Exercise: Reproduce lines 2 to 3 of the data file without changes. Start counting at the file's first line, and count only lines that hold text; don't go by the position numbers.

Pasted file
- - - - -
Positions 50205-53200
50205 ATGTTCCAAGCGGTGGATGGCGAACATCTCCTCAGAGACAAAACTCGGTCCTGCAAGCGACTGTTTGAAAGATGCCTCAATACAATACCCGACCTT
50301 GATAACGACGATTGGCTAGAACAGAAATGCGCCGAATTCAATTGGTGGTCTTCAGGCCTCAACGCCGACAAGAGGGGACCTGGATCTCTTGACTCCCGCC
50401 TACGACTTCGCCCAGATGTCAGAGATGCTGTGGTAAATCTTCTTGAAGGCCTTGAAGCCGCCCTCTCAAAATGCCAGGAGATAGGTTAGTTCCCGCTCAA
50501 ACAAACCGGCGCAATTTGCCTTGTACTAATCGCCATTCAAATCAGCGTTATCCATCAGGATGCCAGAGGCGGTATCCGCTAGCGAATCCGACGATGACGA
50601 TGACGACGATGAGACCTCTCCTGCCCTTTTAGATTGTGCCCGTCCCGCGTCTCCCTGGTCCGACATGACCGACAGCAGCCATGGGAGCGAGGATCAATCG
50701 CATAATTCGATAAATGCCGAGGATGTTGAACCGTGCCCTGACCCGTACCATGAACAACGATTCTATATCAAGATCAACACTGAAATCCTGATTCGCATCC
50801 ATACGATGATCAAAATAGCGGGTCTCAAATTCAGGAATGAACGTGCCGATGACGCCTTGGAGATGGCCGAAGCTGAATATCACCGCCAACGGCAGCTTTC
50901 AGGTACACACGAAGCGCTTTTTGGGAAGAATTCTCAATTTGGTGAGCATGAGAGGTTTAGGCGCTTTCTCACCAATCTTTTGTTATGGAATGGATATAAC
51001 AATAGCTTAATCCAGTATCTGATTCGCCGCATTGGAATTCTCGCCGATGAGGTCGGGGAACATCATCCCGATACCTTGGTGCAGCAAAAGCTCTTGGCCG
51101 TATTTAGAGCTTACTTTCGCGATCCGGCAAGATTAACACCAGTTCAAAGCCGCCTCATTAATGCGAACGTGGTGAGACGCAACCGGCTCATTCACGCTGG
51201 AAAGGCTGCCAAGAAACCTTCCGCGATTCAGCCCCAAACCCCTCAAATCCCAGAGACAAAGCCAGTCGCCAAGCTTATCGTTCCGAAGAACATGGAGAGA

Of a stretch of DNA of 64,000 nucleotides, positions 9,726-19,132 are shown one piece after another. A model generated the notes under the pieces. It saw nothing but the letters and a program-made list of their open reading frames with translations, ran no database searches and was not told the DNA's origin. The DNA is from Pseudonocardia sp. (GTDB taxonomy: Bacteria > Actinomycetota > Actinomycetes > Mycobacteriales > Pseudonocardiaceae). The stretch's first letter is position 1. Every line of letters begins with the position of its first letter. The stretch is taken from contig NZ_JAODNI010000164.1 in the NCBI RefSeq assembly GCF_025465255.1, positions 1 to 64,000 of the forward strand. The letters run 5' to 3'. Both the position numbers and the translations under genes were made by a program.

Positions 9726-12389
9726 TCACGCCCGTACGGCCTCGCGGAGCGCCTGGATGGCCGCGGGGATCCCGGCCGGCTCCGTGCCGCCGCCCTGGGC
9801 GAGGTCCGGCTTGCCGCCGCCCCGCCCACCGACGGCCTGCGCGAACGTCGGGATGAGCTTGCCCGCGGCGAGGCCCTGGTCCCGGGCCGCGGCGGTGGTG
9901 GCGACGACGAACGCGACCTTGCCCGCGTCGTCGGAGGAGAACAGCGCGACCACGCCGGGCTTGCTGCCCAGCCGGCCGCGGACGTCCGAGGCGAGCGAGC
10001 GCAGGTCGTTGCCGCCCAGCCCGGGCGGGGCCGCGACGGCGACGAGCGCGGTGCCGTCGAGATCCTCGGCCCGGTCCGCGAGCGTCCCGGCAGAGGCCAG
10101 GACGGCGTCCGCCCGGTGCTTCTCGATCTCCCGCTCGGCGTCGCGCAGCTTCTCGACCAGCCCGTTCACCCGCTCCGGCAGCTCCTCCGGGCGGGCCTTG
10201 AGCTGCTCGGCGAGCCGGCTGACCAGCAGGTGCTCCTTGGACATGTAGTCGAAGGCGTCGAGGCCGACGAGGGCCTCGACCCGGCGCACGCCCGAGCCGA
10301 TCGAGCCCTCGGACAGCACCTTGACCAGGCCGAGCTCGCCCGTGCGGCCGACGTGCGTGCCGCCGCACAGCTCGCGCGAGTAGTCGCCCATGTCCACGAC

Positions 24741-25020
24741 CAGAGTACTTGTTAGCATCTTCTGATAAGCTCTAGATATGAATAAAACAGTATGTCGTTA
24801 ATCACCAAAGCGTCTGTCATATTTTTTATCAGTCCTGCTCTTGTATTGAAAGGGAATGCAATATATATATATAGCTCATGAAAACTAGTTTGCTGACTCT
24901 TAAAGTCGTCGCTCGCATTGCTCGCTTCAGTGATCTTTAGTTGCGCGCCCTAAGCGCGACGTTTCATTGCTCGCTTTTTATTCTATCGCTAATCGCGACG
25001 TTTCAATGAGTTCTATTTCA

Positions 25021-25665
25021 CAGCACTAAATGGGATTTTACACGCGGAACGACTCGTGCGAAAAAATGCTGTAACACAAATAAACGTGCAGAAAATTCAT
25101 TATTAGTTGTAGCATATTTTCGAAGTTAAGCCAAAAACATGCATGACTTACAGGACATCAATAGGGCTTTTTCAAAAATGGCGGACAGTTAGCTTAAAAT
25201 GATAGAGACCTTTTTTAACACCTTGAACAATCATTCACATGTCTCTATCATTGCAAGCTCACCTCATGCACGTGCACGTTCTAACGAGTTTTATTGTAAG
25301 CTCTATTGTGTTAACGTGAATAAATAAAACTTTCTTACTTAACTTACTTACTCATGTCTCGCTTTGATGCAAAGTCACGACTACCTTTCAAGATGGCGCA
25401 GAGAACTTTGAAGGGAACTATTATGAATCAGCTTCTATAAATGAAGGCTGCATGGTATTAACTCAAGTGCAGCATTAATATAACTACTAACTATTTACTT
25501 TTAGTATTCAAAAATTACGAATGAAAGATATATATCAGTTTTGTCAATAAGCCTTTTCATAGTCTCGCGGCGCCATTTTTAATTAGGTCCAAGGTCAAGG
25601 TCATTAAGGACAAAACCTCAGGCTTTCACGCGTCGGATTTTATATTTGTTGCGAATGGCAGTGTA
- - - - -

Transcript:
50205 ATGTTCCAAGCGGTGGATGGCGAACATCTCCTCAGAGACAAAACTCGGTCCTGCAAGCGACTGTTTGAAAGATGCCTCAATACAATACCCGACCTT
50301 GATAACGACGATTGGCTAGAACAGAAATGCGCCGAATTCAATTGGTGGTCTTCAGGCCTCAACGCCGACAAGAGGGGACCTGGATCTCTTGACTCCCGCC